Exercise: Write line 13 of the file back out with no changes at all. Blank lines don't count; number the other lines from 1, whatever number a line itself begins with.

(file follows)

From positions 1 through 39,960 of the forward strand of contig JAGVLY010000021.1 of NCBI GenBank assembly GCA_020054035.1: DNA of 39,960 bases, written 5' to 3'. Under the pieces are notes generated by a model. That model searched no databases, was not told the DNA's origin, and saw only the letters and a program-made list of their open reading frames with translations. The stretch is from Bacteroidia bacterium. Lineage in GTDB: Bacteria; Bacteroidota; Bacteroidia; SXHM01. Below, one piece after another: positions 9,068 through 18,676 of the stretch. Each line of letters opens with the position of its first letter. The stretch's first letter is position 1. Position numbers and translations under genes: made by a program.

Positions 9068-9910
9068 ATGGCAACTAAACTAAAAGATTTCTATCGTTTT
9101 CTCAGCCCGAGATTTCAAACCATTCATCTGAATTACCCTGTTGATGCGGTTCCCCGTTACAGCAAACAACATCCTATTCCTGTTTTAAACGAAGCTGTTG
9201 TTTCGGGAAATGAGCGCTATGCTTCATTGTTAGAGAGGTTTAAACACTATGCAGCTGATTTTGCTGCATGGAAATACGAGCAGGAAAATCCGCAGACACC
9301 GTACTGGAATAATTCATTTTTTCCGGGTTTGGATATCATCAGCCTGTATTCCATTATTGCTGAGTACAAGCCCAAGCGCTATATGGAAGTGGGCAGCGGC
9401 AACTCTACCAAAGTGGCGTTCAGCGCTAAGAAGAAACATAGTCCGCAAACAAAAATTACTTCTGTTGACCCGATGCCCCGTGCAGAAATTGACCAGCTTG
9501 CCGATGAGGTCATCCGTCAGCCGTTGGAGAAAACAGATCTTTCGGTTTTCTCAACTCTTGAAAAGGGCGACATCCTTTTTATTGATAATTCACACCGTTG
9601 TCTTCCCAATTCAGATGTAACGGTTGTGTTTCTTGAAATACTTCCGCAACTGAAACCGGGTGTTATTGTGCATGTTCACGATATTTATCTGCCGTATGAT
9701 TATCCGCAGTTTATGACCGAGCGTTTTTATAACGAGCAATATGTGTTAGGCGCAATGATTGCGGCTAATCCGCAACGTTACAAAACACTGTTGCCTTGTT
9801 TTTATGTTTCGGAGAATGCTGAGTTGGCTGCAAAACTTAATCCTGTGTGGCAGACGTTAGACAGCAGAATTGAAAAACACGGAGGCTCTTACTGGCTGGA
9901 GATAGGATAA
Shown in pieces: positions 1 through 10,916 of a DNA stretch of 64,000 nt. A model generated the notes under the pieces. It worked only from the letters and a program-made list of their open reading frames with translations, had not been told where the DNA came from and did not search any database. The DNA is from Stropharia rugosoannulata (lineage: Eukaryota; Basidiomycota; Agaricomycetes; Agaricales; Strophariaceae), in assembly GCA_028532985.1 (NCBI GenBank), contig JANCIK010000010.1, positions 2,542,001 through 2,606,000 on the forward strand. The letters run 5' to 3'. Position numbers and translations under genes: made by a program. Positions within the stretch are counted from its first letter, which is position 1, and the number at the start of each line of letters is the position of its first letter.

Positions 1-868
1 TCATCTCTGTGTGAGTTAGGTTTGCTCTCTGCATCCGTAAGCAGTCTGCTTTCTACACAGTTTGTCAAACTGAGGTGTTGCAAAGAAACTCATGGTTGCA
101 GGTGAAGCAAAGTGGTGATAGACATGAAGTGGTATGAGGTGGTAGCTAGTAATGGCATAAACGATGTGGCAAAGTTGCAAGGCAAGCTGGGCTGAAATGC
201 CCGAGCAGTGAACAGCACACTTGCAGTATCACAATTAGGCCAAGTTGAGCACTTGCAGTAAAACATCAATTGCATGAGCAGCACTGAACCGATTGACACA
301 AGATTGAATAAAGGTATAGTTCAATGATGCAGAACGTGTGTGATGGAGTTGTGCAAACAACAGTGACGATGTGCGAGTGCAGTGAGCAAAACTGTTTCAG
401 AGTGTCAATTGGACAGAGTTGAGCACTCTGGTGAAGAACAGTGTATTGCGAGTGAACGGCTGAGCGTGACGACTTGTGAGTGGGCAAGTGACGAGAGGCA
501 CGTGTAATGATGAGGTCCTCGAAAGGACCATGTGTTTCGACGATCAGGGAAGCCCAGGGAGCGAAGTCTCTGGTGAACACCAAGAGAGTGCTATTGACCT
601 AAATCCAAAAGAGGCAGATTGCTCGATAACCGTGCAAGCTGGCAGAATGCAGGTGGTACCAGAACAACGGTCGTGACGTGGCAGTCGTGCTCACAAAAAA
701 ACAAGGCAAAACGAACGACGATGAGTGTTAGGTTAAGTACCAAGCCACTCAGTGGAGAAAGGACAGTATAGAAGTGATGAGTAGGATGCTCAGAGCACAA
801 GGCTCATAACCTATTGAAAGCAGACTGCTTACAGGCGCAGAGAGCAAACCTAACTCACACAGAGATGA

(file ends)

Shown in pieces: positions 1 through 10,916 of a DNA stretch of 64,000 nt. A model generated the notes under the pieces. It worked only from the letters and a program-made list of their open reading frames with translations, had not been told where the DNA came from and did not search any database. The DNA is from Stropharia rugosoannulata (lineage: Eukaryota; Basidiomycota; Agaricomycetes; Agaricales; Strophariaceae), in assembly GCA_028532985.1 (NCBI GenBank), contig JANCIK010000010.1, positions 2,542,001 through 2,606,000 on the forward strand. The letters run 5' to 3'. Position numbers and translations under genes: made by a program. Positions within the stretch are counted from its first letter, which is position 1, and the number at the start of each line of letters is the position of its first letter.